Ice dams form for different reasons depending on the location of their formation. Glaciers flowing down valleys can block the flow of unfrozen rivers, creating ice dam lakes. Rivers in a cold climate can sometimes thaw at the upstream, which causes the water flow to be blocked where ice is deposited lower down the stream.
Ice dams, which involve the build up of water behind a blockage of ice deposits, may also refer to ice jams on a much smaller scale, though being far more relevant and destructive in this case. Ice dams occur on building rooftops when due to inadequate insulation ice melts on parts of the floor higher than the roof overhangs. The heat from the living space melts the snow near the edges, causing the water to flow down on the eaves. The snow on the roof further insulates it, maintaining the melted water, warming the attic even further and melting more snow and adding to the blocked water. As the melted water moves underneath the snow on to the eaves and into the gutter, it freezes due to a colder temperature and greater concentration of snow, creating a blockade. This blocks the downward flow of the water and it is built up.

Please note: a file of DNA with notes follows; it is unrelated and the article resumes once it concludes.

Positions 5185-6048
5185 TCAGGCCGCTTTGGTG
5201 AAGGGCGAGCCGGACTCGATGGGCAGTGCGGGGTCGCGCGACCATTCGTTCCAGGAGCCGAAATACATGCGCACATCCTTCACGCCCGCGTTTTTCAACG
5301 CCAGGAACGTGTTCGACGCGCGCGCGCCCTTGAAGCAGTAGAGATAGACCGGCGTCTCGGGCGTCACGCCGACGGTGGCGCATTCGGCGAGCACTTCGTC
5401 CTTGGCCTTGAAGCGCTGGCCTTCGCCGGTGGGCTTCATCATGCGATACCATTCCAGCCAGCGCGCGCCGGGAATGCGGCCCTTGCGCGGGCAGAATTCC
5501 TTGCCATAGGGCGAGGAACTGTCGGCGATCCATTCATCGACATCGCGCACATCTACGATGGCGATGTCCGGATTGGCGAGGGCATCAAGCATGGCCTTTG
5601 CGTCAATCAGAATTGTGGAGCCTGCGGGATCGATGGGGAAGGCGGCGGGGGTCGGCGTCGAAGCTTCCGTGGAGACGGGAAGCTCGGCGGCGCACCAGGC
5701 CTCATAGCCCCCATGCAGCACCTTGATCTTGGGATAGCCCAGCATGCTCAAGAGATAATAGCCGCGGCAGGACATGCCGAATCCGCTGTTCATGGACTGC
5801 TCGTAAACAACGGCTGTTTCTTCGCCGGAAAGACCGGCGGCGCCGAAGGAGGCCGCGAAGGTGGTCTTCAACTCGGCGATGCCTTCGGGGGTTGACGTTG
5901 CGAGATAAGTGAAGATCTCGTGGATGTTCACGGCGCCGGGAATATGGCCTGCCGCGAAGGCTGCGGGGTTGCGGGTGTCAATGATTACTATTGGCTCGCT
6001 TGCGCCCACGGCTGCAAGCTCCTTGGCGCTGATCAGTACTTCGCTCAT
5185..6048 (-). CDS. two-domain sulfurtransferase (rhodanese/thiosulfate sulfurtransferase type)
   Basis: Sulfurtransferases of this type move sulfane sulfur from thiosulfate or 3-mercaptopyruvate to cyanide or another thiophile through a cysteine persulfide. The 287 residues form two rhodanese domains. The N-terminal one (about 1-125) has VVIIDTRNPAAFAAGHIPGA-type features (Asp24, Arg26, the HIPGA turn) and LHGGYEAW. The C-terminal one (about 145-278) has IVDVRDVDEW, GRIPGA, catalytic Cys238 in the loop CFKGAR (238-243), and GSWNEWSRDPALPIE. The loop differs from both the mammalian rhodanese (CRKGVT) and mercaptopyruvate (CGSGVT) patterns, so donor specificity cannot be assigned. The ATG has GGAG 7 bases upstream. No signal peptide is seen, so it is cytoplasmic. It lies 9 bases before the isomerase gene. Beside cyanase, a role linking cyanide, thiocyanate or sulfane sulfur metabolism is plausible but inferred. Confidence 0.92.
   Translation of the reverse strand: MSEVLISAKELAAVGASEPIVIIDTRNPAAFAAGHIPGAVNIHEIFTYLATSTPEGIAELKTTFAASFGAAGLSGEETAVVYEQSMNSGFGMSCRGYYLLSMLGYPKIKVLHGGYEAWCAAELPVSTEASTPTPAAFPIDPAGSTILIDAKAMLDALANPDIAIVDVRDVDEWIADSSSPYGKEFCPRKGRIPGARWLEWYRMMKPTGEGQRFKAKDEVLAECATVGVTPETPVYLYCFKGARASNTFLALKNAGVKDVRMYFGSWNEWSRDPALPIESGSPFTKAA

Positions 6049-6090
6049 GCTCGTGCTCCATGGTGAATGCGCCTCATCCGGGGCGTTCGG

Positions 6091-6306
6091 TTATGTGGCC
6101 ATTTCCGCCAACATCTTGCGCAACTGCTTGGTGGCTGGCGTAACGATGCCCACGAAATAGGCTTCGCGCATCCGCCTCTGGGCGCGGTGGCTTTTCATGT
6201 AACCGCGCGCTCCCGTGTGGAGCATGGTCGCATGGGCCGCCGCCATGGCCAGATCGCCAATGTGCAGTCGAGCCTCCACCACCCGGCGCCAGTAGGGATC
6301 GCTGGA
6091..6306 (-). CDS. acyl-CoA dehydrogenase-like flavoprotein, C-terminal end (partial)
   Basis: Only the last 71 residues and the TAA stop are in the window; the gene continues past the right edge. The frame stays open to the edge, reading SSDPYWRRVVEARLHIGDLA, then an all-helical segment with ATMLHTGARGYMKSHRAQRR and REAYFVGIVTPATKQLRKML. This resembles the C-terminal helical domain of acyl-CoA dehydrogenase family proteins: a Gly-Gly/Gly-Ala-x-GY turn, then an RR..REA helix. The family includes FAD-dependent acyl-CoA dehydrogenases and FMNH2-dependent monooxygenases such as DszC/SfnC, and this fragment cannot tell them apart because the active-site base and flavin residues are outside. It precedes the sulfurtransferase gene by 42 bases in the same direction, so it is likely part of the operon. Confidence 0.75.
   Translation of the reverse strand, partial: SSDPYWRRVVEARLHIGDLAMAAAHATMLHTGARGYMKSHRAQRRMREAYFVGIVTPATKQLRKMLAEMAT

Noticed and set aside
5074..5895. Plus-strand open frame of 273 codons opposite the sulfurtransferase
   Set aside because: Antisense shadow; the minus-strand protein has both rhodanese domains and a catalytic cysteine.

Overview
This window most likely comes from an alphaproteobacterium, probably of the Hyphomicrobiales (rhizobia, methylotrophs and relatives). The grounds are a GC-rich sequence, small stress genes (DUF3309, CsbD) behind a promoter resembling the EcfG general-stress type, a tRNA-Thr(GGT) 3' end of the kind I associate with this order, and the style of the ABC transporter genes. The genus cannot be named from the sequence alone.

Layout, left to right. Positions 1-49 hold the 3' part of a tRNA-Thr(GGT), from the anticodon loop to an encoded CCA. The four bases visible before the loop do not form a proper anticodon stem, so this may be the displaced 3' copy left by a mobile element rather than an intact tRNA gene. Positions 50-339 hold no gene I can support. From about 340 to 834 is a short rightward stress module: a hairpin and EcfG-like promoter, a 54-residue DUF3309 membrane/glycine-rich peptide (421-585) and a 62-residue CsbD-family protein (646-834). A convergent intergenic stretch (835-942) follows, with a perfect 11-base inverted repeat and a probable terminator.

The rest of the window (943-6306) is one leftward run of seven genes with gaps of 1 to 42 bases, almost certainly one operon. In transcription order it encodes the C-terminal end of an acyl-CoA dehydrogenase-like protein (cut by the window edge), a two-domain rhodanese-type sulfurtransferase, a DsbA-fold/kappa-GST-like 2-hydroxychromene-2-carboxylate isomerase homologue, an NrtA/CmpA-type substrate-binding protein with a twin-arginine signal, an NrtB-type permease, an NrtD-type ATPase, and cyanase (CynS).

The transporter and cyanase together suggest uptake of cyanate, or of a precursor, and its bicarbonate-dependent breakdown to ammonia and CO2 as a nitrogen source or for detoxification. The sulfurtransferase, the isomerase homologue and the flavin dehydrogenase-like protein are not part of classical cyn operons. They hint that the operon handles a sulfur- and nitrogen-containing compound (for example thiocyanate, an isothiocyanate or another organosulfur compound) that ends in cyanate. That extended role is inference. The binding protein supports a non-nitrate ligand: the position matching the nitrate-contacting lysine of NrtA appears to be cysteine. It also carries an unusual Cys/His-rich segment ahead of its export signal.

This is particularly a serious problem pertaining maintenance of buildings as rooftop ice dams can leak to the roof space and can result in damage to the structure of the building. Ice dams cause millions of dollars of structural damage in cold climates every year.
The problem of rooftop ice dams can be fixed by improving roof insulation and ensuring proper air sealing and attic venting. Keeping the roof cool uniformly can prevent snow from melting, so that ice blockades can be avoided. One way of ensuring that is to thicken the insulation and to minimize the hot air leaks from the living space and attic to the roof, in order to stop snow from melting.
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